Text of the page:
Marini allows that more than one factor may be at work in the rise of administration as an intellectual temptation—and then a self-perpetuating mission—in America. As theorists of American democracy from Tocqueville to Marini have agreed, origins have a privileged and persistent influence over the character of nations, yet, as Marini notes, “some nations with long histories have forgotten their origins, or what it was that made it possible to distinguish themselves from others.” Certain technological developments such as industrialization and electrification surely helped shape a social environment in which administration and regulation took on an attraction they simply lacked beforehand.
But institutions and elites have the power to catalyze profound changes in the social order when conditions permit, and by the turn of the twentieth century, America’s intellectual elite—its academics and philosophers—had turned, too, with unprecedented enthusiasm and credulity, to their counterparts in the Old World, especially Britain and Germany, where notions of a grand unified theory of human organization reigned supreme. From Rousseau’s “general will” to Hegel’s dialectic of history, from Weber’s new social science to “ethology,” John Stuart Mill’s proposed science of character formation, Europe gave American elites a sobering but dazzling sense that if they did not update their approach to statecraft to suit the times, they, and the Union with them, would slip into a kind of civilizational backwater, becoming an orphan of history.
The quintessence of this kind of academized member of the American governing elite, Professor Woodrow Wilson, would run for president and win on exactly this basis. In his 1913 essay “What Is Progress?” (included in his book-length call for “the emancipation of the generous energies of a people,” and, notably, not the people themselves), Wilson put the matter quite bluntly. “From the other side of the water men can now hold up against us the reproach that we have not adjusted our lives to modern conditions to the same extent that they have adjusted theirs.” To the American in and out of government who hesitated to replace constitutionalism with a grand unified science of historic-heroic leadership, Wilson warned that “the world has a habit of leaving those behind who won’t go with it. The world has always neglected stand-patters.” The poor anti-progressive, Wilson said, “is going to be so lonely before it is all over. And we are good fellows; we are good company; why doesn’t he come along? We are not going to do him any harm. We are going to show him a good time.”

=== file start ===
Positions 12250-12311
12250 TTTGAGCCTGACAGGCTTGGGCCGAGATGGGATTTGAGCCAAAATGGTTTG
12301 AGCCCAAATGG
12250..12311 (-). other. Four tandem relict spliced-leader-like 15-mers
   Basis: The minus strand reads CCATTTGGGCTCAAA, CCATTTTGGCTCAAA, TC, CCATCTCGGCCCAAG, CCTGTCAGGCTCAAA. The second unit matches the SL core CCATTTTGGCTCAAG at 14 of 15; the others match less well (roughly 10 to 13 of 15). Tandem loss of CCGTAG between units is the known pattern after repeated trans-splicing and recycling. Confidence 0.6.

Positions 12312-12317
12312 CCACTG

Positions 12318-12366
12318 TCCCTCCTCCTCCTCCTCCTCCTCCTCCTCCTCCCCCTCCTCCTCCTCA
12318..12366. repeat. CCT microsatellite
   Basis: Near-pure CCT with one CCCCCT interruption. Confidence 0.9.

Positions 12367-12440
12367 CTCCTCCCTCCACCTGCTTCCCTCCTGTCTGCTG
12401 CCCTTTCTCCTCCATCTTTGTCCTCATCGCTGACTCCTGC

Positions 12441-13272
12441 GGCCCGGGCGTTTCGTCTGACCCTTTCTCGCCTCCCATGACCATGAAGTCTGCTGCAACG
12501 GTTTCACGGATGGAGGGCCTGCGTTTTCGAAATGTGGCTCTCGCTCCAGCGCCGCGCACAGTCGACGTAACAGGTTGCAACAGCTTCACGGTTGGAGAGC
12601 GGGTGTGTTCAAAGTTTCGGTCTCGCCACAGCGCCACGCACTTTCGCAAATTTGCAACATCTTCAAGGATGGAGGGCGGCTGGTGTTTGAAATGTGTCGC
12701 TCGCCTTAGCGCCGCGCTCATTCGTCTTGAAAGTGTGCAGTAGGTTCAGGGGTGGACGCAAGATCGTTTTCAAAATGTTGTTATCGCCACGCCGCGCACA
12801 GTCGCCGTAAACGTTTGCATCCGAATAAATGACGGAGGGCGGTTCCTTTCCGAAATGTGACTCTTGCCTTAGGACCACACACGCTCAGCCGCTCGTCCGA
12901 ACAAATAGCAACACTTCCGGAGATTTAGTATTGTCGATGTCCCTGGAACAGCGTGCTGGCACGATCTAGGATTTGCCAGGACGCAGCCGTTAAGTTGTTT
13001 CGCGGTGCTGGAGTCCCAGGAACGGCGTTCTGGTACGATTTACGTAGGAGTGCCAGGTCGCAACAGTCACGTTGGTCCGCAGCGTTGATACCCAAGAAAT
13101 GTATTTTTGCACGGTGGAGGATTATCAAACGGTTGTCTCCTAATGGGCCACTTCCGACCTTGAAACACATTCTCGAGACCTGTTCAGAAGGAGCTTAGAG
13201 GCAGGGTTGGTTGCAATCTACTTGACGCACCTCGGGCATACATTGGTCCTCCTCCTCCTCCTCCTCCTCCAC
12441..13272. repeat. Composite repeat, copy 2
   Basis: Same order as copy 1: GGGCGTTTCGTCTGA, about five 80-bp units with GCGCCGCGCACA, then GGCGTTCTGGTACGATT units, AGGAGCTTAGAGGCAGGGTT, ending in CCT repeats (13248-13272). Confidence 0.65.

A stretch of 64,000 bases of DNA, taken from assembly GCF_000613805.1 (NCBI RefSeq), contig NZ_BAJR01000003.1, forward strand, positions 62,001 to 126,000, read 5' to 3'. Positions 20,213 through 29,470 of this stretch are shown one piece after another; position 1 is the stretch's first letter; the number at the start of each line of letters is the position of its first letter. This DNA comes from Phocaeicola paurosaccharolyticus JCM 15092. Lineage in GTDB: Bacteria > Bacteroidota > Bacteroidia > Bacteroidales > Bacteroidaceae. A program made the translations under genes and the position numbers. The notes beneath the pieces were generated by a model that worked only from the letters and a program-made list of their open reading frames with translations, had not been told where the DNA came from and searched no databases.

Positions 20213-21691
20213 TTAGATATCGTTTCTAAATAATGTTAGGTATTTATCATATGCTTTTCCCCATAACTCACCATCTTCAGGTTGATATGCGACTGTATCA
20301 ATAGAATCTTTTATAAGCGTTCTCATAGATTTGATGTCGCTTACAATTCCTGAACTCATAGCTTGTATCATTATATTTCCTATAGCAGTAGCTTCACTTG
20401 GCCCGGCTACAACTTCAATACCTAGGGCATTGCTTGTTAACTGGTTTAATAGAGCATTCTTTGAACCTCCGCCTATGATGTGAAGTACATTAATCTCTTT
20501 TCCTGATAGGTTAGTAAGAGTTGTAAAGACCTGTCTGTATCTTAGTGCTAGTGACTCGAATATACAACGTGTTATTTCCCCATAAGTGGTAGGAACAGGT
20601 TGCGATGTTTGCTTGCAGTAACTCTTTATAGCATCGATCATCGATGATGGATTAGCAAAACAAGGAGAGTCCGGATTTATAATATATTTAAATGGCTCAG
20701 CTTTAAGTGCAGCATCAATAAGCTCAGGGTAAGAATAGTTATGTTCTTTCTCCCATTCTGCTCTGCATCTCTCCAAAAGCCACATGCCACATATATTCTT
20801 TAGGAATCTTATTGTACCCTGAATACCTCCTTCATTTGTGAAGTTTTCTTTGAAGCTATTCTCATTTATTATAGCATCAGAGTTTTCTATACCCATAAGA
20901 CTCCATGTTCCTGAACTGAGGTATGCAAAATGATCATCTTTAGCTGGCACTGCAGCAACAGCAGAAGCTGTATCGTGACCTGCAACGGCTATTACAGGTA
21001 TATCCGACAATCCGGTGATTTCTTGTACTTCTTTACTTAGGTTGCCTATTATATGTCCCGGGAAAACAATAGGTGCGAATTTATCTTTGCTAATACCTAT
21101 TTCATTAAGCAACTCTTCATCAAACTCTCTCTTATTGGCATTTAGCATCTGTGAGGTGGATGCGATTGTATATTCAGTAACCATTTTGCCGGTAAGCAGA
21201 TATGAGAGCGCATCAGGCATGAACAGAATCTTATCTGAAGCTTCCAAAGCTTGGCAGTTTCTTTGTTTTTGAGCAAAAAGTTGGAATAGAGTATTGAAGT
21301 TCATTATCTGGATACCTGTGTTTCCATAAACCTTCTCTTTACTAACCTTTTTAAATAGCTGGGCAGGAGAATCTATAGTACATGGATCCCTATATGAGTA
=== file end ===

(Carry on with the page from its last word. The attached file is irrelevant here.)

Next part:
Industrialization and electrification may have shaped a public context in which Wilson’s revolutionary content could get the kind of hearing it did; but the formation of Wilson’s own character traces not to the Midwestern factory city or the Western telegraph territory but to the Eastward-looking university town—Baltimore, to be precise, where he wrote his PhD (under the intellectual influence of Walter Bagehot, the editor of The Economist) on the desirability of replacing the separation of powers in America’s constitutional government with a British parliamentarian system that allowed one man to lead the executive and the legislative.
Wilson was not a mere one-man wrecking crew set loose on constitutional government but the leader of a whole new class of American elites educated in such a way that they chose to break decisively with the political theory and political institutions of the Founding. Ignoring this is troublesome reality is not an act of intellectual independence from canned talking points. It is often rather an act of intellectual irresponsibility.
But Gottfried’s determination to set aside Marini’s account of the origins of anti-constitutionalism in America does not seem mainly intellectual but moral. Although he does not say so explicitly, reading between the lines strongly suggests Gottfried understands Marini’s account is what leads Marini to conclude that we must not reconcile ourselves to unlimited administration forever. Rather than casting the administrative state as a wearisome new normal to which we are obliged to submit, Marini’s study proves a political obligation, rooted in our very anthropology, to restore government and retrieve constitutionalism where today mere administration holds sway. Gottfried, by contrast, wishes to signal that the counter-administrative project is quixotic at best—and disingenuous at worst.
Marini recalls the Reagan administration as an exemplar of anti-Wilsonianism. Not so, says Gottfried; by the end, the “vast administrative apparatus” Reagan inherited had “intruded into our daily lives to a far greater extent than the government bequeathed to posterity by the New Deal.” Of course, the Great Society was designed to intrude in a manner quite different, and with different purpose, from Franklin Roosevelt’s immense executive assertions, which arose from a context of economic and ideological catastrophe itself much different from Wilson’s. But in putting forth the wrong measure of the administrative state—its size, not its power—to suggest that Reagan, and by imputation so many other smaller-government crusaders, were really all talk, Gottfried leaves Marini with the better of the argument.